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And the Oscar goes to . . .

Frederic Raphael reviews Mark Harris' latest book

12 March 2008

12:00 AM

12 March 2008

12:00 AM

Scenes from a Revolution Mark Harris

Canongate, pp.490, 20

The subtitle of this account of the genesis and fate of the five movies in competition for the title Best Film at the 1967 Academy Awards is ‘the birth of the New Hollywood’. Hyperbole being the most reliable trope known to publicity, we are promised that 1967 was ‘the year that changed film’ and that ‘… a fight that began as a contest for a few small patches of Hollywood turf ended as the first shot in a revolution’. The loud implication is that the time taken to make the announcement ‘And the Oscar goes to …’ were ten seconds that shook the world. Mark Harris believes that at least three of the movies were radical departures, in conception and style, from all that had gone before. His long, and often very interestingly detailed, history tells how, and under whose aegis, the contenders came to line up at the Santa Monica Civic Auditorium, where the Oscars were presented in the days before they were a prime-time attraction.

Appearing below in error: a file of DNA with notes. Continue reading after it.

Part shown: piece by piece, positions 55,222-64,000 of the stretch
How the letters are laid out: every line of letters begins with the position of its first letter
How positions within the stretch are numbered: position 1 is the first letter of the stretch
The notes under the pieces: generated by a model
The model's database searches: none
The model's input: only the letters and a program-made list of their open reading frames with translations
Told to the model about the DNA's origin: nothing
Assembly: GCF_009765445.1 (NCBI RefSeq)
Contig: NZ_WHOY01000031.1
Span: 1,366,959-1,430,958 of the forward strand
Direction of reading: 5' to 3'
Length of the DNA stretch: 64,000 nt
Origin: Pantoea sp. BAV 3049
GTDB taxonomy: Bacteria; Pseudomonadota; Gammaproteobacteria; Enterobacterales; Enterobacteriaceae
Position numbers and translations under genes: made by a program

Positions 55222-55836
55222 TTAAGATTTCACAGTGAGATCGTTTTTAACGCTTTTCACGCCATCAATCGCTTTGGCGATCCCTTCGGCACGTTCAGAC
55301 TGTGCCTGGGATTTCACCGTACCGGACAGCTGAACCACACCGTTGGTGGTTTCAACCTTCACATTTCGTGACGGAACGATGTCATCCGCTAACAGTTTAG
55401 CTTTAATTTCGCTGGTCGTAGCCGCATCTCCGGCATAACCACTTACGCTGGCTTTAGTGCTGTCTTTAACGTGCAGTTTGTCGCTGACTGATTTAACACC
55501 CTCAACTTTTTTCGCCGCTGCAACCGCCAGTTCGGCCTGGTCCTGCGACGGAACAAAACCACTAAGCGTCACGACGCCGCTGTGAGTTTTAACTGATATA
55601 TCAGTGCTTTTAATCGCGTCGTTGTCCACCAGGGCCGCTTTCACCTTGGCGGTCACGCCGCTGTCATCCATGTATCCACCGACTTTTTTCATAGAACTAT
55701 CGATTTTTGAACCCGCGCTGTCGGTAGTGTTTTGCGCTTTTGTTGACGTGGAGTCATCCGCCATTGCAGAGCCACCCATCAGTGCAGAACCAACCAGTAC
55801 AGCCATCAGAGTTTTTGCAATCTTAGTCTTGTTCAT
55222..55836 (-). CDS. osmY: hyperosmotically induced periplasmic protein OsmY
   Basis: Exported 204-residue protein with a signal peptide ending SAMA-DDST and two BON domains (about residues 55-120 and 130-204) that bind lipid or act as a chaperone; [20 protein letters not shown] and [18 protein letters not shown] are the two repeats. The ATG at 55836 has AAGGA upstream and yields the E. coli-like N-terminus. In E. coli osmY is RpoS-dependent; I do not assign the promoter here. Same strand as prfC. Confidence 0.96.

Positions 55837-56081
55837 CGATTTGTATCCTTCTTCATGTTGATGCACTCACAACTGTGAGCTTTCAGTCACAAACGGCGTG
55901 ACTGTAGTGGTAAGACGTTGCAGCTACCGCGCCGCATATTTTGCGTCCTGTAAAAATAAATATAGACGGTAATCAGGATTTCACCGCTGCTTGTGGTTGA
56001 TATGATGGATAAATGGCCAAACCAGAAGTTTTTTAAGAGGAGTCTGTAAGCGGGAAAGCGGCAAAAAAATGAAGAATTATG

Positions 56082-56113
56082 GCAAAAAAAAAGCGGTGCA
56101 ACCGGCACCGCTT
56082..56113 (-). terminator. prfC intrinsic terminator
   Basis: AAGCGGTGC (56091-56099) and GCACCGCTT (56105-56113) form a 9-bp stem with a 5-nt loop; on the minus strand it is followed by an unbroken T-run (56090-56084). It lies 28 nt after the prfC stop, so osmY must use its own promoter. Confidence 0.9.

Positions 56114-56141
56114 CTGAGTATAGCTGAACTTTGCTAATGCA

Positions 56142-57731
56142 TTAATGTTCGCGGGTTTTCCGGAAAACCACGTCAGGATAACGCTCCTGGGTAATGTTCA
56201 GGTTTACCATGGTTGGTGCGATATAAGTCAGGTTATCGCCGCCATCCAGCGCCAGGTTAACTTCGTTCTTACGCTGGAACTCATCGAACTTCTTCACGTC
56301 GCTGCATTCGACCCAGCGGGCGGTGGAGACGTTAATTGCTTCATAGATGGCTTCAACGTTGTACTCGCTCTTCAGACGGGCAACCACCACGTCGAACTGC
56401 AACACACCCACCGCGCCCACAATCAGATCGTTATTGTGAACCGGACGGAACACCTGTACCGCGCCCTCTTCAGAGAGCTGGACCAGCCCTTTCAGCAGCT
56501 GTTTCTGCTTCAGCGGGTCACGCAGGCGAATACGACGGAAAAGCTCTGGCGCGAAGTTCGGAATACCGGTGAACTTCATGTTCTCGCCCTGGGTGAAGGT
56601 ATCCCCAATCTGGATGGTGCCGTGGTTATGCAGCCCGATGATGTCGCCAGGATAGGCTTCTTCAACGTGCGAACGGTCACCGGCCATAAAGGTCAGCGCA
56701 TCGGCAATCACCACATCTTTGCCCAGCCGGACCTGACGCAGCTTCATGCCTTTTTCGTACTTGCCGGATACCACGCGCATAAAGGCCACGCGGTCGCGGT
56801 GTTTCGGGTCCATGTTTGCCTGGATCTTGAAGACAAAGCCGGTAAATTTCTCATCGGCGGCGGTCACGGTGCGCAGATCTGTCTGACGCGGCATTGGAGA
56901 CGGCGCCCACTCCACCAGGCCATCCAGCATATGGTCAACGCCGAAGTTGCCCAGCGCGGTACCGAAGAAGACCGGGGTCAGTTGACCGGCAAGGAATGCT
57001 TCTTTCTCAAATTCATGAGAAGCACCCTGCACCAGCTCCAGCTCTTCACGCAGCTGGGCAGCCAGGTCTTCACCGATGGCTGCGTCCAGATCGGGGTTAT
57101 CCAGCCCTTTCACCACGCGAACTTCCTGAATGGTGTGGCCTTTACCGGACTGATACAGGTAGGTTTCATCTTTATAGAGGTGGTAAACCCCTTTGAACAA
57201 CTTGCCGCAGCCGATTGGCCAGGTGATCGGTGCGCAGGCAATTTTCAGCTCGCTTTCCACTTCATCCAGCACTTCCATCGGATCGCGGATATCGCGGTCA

The great sleeper of 1967 was undoubtedly Bonnie and Clyde. It opened small, and achieved legendary success and status mainly because of Warren Beatty’s energy, charisma and never-take-no-for-an-answer chutzpah. ‘Whatever it takes’ being his motto, he went on his knees to Jack Warner to get the picture financed and clenched his fists at Elyot Hyman when, after his take-over of Warner’s, he threatened to bury it. Making a movie is one thing; getting it enthusiastically distributed and marketed is another battle entirely. Warren not only starred but also produced the story of the two Texan psychopaths who passed into myth as Depression Age Robin Hoods (banks were the baddies, which seems to excuse shooting their $10-a-week employees). David Newman and Robert Benton were, however, the project’s authors and prime movers.